I thought it might be opportune to say a bit more about the Pakistan situation. One good place to start for context is a pair of columns Brian Katulis wrote a month and a half ago, before the current political crisis really started but when the untenability of the status quo was clear. In this piece he says we need to make sure that the assistance we give to Pakistan delivers the goods to a broad range of people and not just some key generals:
To move beyond this narrow debate, the next U.S. president needs to make a shift from the Bush freedom agenda and take a more comprehensive approach to Pakistan — one that uses the full range of America’s considerable powers. The strategy should put at its central focus the positive lesson learned from the Bush administration’s best foreign policy moment — the earthquake relief in 2005 — and prioritize the policies that most directly improve the prosperity of the Pakistani people.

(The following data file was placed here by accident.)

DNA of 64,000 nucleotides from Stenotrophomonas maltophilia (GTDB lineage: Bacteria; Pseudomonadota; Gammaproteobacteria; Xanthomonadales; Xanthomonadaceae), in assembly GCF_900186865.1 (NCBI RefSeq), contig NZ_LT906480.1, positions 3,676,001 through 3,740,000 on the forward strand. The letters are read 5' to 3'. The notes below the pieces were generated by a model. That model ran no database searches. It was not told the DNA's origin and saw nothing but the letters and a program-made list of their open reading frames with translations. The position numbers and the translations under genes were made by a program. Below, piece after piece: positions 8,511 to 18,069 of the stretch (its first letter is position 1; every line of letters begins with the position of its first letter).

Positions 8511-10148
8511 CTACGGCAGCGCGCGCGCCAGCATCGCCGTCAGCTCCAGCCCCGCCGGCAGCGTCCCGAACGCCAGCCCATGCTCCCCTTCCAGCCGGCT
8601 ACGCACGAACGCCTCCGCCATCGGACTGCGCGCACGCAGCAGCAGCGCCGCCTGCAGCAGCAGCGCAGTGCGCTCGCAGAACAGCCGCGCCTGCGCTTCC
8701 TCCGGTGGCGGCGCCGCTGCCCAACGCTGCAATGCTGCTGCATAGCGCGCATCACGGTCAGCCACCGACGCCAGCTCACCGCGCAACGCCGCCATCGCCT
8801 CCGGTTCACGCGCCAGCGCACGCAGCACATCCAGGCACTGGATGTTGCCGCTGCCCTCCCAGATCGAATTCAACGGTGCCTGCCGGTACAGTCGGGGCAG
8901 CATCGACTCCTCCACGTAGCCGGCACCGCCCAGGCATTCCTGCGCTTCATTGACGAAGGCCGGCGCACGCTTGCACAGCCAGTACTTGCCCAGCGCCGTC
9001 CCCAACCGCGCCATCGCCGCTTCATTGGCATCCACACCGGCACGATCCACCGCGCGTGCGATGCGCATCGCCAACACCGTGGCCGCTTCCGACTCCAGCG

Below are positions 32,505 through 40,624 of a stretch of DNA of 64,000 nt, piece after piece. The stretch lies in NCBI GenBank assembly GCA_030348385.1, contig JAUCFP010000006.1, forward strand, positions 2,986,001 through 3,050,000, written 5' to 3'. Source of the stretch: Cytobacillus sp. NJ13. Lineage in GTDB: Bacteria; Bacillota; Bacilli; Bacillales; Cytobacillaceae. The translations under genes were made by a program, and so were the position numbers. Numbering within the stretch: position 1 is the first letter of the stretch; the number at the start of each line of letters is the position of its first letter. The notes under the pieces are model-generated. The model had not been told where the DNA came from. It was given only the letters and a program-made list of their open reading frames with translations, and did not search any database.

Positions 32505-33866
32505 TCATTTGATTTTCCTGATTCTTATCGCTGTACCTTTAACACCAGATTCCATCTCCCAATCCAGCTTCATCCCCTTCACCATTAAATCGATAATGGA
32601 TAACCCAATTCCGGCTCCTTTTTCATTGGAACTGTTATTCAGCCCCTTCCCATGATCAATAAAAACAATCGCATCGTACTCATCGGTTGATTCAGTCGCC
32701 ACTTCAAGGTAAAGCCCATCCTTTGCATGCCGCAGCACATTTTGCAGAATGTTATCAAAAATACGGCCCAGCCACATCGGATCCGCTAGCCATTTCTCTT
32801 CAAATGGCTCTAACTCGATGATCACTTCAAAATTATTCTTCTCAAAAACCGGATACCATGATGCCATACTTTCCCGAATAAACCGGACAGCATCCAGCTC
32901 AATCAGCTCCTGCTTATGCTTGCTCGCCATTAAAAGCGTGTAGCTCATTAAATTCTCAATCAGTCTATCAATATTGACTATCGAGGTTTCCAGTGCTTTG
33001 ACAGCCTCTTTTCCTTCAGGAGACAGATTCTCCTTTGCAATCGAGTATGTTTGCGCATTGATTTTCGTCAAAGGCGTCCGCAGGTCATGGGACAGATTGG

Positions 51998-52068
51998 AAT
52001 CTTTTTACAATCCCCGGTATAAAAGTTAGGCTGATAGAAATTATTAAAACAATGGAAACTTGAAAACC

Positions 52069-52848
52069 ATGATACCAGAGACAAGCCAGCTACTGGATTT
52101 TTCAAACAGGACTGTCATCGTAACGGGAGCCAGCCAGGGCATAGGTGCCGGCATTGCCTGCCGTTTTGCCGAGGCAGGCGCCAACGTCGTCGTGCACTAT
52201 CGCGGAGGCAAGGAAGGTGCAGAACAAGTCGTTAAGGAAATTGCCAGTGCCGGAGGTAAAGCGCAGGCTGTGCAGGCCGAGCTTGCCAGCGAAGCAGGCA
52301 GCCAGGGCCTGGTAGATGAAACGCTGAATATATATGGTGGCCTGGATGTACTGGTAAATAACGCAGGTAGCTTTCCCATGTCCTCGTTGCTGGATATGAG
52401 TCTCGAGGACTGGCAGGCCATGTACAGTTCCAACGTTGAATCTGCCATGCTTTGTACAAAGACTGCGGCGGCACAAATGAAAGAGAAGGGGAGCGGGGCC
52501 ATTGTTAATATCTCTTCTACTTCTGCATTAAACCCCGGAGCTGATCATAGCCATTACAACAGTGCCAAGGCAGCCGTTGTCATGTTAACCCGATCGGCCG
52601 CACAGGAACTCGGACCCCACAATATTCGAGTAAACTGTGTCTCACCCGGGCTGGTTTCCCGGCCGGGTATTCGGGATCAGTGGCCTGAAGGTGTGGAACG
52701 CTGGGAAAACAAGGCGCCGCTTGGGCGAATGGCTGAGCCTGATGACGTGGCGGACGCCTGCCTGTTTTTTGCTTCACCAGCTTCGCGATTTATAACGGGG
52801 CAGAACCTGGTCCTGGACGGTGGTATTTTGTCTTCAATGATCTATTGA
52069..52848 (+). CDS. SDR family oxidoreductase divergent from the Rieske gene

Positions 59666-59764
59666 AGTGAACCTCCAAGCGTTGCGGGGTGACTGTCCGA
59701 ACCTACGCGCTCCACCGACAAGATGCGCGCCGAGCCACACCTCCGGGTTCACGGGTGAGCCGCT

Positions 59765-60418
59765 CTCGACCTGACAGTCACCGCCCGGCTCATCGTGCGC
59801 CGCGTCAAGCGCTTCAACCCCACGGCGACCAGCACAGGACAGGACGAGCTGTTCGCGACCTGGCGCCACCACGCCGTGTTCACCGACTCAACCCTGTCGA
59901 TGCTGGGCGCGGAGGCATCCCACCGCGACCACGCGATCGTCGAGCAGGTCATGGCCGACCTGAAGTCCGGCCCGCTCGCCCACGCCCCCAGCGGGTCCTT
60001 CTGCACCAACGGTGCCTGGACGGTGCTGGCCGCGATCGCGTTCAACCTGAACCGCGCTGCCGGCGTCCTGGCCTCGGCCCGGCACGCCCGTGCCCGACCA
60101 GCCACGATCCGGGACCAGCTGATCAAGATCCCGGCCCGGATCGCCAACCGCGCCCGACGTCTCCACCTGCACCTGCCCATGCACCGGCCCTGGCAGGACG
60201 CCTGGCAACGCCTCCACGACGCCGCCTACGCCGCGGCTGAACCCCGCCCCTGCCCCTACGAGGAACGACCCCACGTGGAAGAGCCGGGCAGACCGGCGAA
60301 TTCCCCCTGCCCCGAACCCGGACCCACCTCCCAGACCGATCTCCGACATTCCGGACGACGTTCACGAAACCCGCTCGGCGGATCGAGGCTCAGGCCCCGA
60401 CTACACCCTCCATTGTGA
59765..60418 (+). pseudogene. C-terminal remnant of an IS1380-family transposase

The second item focuses more directly on the al-Qaeda issue, and cites the important RAND study on counterterrorism that noted that improved efforts by local security forces are by far the most likely way of stopping a group like al-Qaeda. Which of course leaves hanging the question of how to secure those improved efforts.
Suffice it to say that that’s a difficult issue. Unlike in some other parts of the world where the Bush administration has been blundering, in Pakistan administration policy has been confronting a situation that’s genuinely very complicated and where I’m not sure anyone has flawless solutions for moving forward. Broader engagement definitely seems like a good idea to me. I would also emphasize the need to look at the region in a more Pakistan-oriented context and recognize that for Pakistan everything is inevitably really about India rather than about the United States or al-Qaeda. Whatever it is we want the Pakistani security services to be doing, we need to make sure than in a broad sense the incentives are aligned correctly so that them doing it makes them more secure vis-à-vis India, whereas them not doing it would make them less secure.